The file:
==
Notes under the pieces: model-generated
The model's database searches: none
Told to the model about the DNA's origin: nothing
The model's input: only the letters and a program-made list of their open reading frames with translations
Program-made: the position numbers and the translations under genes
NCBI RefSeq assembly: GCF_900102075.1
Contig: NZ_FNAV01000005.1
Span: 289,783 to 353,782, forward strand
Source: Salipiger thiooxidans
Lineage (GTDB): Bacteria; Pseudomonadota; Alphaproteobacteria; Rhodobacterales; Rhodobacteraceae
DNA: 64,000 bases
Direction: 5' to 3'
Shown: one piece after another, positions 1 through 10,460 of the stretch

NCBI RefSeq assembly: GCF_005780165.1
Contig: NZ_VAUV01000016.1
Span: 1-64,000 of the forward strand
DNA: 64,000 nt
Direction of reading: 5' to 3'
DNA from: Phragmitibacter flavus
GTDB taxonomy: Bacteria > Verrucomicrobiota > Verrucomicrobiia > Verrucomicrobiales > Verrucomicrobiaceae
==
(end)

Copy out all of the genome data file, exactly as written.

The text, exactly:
Notes under the pieces: model-generated
The model's database searches: none
Told to the model about the DNA's origin: nothing
The model's input: only the letters and a program-made list of their open reading frames with translations
Program-made: the position numbers and the translations under genes
NCBI RefSeq assembly: GCF_900102075.1
Contig: NZ_FNAV01000005.1
Span: 289,783 to 353,782, forward strand
Source: Salipiger thiooxidans
Lineage (GTDB): Bacteria; Pseudomonadota; Alphaproteobacteria; Rhodobacterales; Rhodobacteraceae
DNA: 64,000 bases
Direction: 5' to 3'
Shown: one piece after another, positions 1 through 10,460 of the stretch

NCBI RefSeq assembly: GCF_005780165.1
Contig: NZ_VAUV01000016.1
Span: 1-64,000 of the forward strand
DNA: 64,000 nt
Direction of reading: 5' to 3'
DNA from: Phragmitibacter flavus
GTDB taxonomy: Bacteria > Verrucomicrobiota > Verrucomicrobiia > Verrucomicrobiales > Verrucomicrobiaceae